“THE Mad and the Bad”, Jean-Patrick Manchette’s 1972 crime thriller, starts without preamble: “The man whom Thompson was supposed to kill—a pederast guilty of seducing the son of a businessman—entered his bedroom. As he closed the door behind him, he had time to recoil at the sight of Thompson standing against the wall beside the hinges. Then Thompson stabbed him in the heart with a rigid hacksaw blade mounted on a large cylindrical hilt with a circular sheet-metal guard.”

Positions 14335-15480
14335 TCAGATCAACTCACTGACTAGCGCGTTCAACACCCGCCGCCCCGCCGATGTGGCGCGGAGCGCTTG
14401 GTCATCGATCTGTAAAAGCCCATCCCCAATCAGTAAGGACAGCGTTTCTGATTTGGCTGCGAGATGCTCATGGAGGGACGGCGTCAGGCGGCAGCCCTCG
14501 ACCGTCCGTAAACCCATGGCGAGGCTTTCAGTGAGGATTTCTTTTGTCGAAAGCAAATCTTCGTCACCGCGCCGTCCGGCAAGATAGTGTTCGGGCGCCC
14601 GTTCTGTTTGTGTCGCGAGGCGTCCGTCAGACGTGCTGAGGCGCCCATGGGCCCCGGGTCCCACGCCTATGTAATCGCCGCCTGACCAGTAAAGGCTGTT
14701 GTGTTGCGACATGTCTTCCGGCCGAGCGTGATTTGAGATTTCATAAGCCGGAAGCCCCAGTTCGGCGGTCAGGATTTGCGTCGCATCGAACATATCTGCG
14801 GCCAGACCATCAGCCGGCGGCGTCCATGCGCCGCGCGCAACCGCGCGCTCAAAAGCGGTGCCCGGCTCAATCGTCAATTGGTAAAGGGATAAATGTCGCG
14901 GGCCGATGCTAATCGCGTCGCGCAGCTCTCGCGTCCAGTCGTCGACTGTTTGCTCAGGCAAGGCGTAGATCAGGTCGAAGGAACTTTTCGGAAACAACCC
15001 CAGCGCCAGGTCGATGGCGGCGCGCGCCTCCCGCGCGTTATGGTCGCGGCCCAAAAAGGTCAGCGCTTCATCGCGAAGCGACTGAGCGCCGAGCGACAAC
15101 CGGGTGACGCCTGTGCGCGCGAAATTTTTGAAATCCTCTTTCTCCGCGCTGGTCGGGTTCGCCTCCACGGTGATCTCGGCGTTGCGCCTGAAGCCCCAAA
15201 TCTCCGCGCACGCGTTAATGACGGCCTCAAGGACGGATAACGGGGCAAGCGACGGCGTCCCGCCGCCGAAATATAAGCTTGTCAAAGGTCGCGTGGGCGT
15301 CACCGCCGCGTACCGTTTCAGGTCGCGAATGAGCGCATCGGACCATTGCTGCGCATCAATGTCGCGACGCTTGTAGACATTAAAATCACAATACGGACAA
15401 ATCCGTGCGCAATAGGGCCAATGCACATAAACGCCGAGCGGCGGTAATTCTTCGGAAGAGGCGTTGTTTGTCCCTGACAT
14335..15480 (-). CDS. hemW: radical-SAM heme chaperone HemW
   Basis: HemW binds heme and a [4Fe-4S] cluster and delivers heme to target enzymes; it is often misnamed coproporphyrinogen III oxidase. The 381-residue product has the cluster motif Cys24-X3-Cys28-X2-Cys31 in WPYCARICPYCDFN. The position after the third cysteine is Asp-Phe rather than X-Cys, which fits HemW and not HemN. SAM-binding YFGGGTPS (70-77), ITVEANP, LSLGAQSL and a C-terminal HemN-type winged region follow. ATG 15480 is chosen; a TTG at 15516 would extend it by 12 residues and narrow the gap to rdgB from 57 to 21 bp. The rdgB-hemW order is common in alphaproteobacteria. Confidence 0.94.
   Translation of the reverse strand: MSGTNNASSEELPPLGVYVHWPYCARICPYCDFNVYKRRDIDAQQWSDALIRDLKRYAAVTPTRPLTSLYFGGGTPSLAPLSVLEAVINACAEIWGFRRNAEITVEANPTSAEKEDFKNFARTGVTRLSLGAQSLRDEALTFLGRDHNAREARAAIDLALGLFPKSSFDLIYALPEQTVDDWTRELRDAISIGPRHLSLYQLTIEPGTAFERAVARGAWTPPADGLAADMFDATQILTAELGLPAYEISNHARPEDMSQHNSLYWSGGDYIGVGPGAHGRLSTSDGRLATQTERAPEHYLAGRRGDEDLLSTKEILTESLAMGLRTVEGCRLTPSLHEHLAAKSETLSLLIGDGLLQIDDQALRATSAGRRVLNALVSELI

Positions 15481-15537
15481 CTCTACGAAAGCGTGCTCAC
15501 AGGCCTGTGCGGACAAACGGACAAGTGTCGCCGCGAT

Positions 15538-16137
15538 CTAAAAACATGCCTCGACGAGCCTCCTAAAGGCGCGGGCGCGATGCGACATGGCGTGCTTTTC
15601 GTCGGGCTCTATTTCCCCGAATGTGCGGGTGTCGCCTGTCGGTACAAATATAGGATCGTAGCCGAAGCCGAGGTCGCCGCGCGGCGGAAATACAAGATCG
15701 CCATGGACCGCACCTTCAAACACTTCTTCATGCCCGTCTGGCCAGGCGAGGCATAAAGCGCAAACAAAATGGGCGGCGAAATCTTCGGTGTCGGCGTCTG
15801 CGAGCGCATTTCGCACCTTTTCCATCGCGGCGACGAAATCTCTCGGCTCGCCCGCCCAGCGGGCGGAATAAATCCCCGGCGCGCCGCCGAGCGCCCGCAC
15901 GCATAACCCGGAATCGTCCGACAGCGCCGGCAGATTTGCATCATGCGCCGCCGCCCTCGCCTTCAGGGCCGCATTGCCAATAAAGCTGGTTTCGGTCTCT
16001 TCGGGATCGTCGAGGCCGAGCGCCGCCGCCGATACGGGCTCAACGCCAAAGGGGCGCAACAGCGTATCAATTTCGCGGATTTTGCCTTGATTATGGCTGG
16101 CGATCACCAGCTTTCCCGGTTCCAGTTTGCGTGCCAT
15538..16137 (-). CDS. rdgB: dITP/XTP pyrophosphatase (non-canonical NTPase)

Translated into English for the first time by Donald Nicholson-Smith, “The Mad and the Bad” (originally, “Ô Dingos, Ô Châteaux!”) is French noir fiction at its finest. Having inherited his brother’s fortune, a powerful businessman sets a gang of hired thugs on his orphaned nephew and the boy’s nanny, a young woman fresh from a mental institution. They intend to stage a double murder suggesting that the unstable nanny has killed the boy and herself, but when it unravels mid-staging, a vicious hunt for the pair ensues across the French countryside.